To make matters worse, it’s likely that the military wouldn’t last the initial thirty days. CONPLAN 8888 specifically states that “USSTRATCOM (United States Strategic Command) has no ground combat forces capable of repelling a zombie assault.” While this is a completely fictional scenario, it does give pause to wonder, if there were a full scale invasion of the country, would the military be able to repel it successfully? Granted, the single advantage zombies have is their ability for what the military refers to as recruitment and retention, giving them far greater numbers in a short period of time, but how much of an opposing real world force would it take to overwhelm our current, exhausted fighting force? Would the American people augment the military, Wolverines-style, or would we just be crying out to the world, “Avenge us!”

9. Once Bitten, Twice Shot

It’s safe to say that the bitten will not be looked upon too favorably by the military. One of the critical requirements necessary for the highest possibility of success is CR #1 – Emergency Triage/Quarantine Protocols. This makes sense, as zombieism is generally transmitted person to person.

CONPLAN 8888 states that it is critical that “Casualties contaminated by zombie sources must not be allowed to interact with healthy humans. Affected humans must be quarantined and subsequently eradicated.” This is a particularly harsh stance, as the document labels distinct differences between humans (whether infected or clean) and zombies, with the latter not afforded any rights in regards to the Law of Armed Combat and the Geneva Convention.

This position to effectively kill anyone who presents any injury potentially caused by a zombie could insight more panic than it contains. Those bitten will be more inclined to hide the scope of their injuries, and depending on the amount of time necessary for their conversion, could theoretically become vectors for zombieism transmission, perhaps in designated safe spaces. The amount of time necessary to effectively strip search each survivor in search of injuries would be daunting, leading me to wonder if a shoot first/ask questions later approach would be followed rather than risk further contamination.

10. The First Casualty: Civil Rights

It would require quick, decisive decision making for the country as we know it to survive. According to the terms of CONPLAN 8888, until martial law is declared, counter zombie operations would be under the jurisdiction of local law enforcement. Once martial law is declared though, it’s likely that the American way would become one of the first things we lose.

The plan dictates that the President, the Secretary of Defense and the Commander of Strategic Command can issue six different types of orders regarding zombie uprisings, including alert orders, deployment orders, operational orders and others.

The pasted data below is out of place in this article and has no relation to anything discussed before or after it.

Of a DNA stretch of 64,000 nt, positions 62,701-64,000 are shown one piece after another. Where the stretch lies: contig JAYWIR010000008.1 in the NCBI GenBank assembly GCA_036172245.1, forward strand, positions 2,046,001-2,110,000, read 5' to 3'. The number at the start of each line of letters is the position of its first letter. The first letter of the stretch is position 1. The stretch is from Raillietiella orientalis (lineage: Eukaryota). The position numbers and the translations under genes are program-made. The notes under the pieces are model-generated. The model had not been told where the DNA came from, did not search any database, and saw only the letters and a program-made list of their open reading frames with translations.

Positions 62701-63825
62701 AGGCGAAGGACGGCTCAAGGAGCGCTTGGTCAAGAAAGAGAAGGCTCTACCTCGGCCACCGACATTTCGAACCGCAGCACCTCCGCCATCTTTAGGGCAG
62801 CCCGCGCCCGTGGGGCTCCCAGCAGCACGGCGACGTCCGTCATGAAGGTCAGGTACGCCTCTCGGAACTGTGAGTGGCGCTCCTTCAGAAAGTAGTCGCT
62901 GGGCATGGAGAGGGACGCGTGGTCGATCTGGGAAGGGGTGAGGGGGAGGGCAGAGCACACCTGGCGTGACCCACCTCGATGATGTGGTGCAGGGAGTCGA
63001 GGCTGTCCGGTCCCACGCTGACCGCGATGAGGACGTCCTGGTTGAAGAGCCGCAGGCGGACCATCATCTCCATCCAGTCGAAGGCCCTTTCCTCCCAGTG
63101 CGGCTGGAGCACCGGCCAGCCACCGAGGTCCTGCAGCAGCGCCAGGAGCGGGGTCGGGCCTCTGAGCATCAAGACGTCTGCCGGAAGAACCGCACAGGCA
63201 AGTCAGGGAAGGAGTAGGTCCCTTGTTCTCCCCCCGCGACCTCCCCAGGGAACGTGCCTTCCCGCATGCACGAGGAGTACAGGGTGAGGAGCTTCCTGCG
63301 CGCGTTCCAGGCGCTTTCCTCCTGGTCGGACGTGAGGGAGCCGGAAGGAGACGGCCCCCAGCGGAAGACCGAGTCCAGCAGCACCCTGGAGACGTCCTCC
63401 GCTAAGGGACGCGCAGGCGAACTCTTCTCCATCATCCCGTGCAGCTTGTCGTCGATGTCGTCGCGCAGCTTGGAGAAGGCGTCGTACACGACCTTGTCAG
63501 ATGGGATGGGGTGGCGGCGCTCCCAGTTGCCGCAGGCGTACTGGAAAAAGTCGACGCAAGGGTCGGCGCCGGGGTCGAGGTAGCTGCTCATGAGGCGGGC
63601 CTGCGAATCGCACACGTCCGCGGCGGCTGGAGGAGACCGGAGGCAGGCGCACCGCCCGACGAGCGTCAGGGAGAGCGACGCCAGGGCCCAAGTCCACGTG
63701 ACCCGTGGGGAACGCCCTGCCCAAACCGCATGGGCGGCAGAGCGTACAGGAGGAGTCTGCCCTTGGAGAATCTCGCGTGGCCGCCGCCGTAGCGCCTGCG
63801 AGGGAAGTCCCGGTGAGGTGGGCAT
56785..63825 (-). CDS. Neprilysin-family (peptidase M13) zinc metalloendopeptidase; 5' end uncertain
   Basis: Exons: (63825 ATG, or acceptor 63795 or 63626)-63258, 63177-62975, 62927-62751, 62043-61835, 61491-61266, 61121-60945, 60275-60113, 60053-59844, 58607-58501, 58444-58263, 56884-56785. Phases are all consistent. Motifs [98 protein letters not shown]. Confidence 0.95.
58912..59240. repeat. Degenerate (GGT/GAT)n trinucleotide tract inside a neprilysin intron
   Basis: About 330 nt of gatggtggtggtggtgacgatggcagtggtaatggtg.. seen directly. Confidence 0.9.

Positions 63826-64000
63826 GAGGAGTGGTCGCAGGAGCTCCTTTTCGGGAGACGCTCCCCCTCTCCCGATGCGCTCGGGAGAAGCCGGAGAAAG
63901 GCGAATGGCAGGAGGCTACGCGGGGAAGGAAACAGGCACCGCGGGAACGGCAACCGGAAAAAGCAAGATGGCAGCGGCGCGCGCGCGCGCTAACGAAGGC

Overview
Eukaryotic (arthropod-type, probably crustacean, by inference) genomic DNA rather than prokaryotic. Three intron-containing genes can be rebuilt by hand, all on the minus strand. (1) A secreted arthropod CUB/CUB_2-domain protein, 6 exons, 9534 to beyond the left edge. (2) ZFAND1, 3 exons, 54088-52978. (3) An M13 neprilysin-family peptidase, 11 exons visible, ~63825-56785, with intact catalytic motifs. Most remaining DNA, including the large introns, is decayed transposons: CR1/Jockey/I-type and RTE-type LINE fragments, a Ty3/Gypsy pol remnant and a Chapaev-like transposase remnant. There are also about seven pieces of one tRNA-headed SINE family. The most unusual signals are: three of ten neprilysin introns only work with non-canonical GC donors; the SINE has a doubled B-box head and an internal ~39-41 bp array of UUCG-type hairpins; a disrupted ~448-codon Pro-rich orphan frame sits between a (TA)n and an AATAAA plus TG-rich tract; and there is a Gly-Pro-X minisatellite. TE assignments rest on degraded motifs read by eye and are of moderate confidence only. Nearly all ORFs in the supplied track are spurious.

One category that stands out is called a TERMORD, which does not seem to have a definition available online. A media relations worker at the Pentagon seemed to believe TERMORD was the acronym for “termination order”, but could not confirm it. When asked, LTC Bounds did not have a definition, stating that she had never heard the term before. Other contacts seem to believe that it is indeed a termination order, which in the context of a zombie outbreak, could be used to “legally” end the lives of humans who were a threat to the operation. This idea could have some rather terrifying connotations.

Is this something limited to “putting down” infected before they have the chance to turn, or could the military proactively remove zombie supply chains, specifically human population centers where zombie reproduction could be uncontrollable? Elsewhere, the document states that nuclear weapons could be used on American soil to prevent the spread off the threat. Does this mean entire cities could be nuked for containment purposes, potentially without the evacuation of perfectly healthy humans?

While CONPLAN 8888 is a completely hypothetical operation, there is a real world fear it brings to light. It seems unlikely that a new acronym, TERMORD, would be invented for such an exercise. The idea that such an order type exists in the present brings to mind two major questions. Have termination orders been issued before, and what are the criteria for ordering the death of a non-combatant? There are striking similarities to Captain America: The Winter Soldier’s Project Insight, and the concept of these orders. Hail Hydra?

Previously By Jason Helton

10 Things I Learned About Video Games, Eroge, Japan and Myself From Playing Saya no Uta

Ten Amazing American Arcades (That You Can Still Visit)

12 Role Predictions for Star Wars Episode VII